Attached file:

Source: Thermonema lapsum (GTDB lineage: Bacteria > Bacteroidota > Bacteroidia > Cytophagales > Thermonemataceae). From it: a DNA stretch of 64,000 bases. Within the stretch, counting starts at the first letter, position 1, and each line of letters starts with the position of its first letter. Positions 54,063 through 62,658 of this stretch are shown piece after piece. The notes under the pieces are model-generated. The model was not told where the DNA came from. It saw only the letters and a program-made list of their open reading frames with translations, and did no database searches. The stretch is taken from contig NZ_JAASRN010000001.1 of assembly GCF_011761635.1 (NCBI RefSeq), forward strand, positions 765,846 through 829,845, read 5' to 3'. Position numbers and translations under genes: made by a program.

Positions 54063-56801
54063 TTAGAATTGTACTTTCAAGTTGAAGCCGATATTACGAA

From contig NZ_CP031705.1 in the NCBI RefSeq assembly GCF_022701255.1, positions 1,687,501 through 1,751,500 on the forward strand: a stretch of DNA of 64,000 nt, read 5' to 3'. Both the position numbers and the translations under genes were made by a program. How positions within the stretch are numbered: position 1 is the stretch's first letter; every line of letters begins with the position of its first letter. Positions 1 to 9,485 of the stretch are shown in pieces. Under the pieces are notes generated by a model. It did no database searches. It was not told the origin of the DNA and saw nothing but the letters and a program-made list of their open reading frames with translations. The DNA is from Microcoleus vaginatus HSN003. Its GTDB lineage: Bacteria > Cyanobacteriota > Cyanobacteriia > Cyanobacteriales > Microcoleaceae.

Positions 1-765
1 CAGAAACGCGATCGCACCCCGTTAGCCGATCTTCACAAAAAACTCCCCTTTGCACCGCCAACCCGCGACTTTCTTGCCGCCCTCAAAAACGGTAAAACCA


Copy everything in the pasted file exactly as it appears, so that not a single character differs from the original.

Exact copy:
Source: Thermonema lapsum (GTDB lineage: Bacteria > Bacteroidota > Bacteroidia > Cytophagales > Thermonemataceae). From it: a DNA stretch of 64,000 bases. Within the stretch, counting starts at the first letter, position 1, and each line of letters starts with the position of its first letter. Positions 54,063 through 62,658 of this stretch are shown piece after piece. The notes under the pieces are model-generated. The model was not told where the DNA came from. It saw only the letters and a program-made list of their open reading frames with translations, and did no database searches. The stretch is taken from contig NZ_JAASRN010000001.1 of assembly GCF_011761635.1 (NCBI RefSeq), forward strand, positions 765,846 through 829,845, read 5' to 3'. Position numbers and translations under genes: made by a program.

Positions 54063-56801
54063 TTAGAATTGTACTTTCAAGTTGAAGCCGATATTACGAA

From contig NZ_CP031705.1 in the NCBI RefSeq assembly GCF_022701255.1, positions 1,687,501 through 1,751,500 on the forward strand: a stretch of DNA of 64,000 nt, read 5' to 3'. Both the position numbers and the translations under genes were made by a program. How positions within the stretch are numbered: position 1 is the stretch's first letter; every line of letters begins with the position of its first letter. Positions 1 to 9,485 of the stretch are shown in pieces. Under the pieces are notes generated by a model. It did no database searches. It was not told the origin of the DNA and saw nothing but the letters and a program-made list of their open reading frames with translations. The DNA is from Microcoleus vaginatus HSN003. Its GTDB lineage: Bacteria > Cyanobacteriota > Cyanobacteriia > Cyanobacteriales > Microcoleaceae.

Positions 1-765
1 CAGAAACGCGATCGCACCCCGTTAGCCGATCTTCACAAAAAACTCCCCTTTGCACCGCCAACCCGCGACTTTCTTGCCGCCCTCAAAAACGGTAAAACCA